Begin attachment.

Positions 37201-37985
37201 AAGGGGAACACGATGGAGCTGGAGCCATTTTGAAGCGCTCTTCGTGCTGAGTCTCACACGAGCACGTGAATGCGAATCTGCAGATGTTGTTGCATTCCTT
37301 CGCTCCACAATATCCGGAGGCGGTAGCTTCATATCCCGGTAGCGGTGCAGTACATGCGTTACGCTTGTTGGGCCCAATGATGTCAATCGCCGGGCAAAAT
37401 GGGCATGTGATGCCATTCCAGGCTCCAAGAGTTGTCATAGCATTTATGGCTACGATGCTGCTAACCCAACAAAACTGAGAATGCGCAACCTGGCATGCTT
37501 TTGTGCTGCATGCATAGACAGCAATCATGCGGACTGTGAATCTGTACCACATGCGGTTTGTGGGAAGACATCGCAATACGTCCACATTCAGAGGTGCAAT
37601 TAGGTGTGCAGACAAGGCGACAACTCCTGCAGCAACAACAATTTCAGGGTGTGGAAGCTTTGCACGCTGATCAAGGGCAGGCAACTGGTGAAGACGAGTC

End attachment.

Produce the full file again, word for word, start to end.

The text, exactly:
Positions 37201-37985
37201 AAGGGGAACACGATGGAGCTGGAGCCATTTTGAAGCGCTCTTCGTGCTGAGTCTCACACGAGCACGTGAATGCGAATCTGCAGATGTTGTTGCATTCCTT
37301 CGCTCCACAATATCCGGAGGCGGTAGCTTCATATCCCGGTAGCGGTGCAGTACATGCGTTACGCTTGTTGGGCCCAATGATGTCAATCGCCGGGCAAAAT
37401 GGGCATGTGATGCCATTCCAGGCTCCAAGAGTTGTCATAGCATTTATGGCTACGATGCTGCTAACCCAACAAAACTGAGAATGCGCAACCTGGCATGCTT
37501 TTGTGCTGCATGCATAGACAGCAATCATGCGGACTGTGAATCTGTACCACATGCGGTTTGTGGGAAGACATCGCAATACGTCCACATTCAGAGGTGCAAT
37601 TAGGTGTGCAGACAAGGCGACAACTCCTGCAGCAACAACAATTTCAGGGTGTGGAAGCTTTGCACGCTGATCAAGGGCAGGCAACTGGTGAAGACGAGTC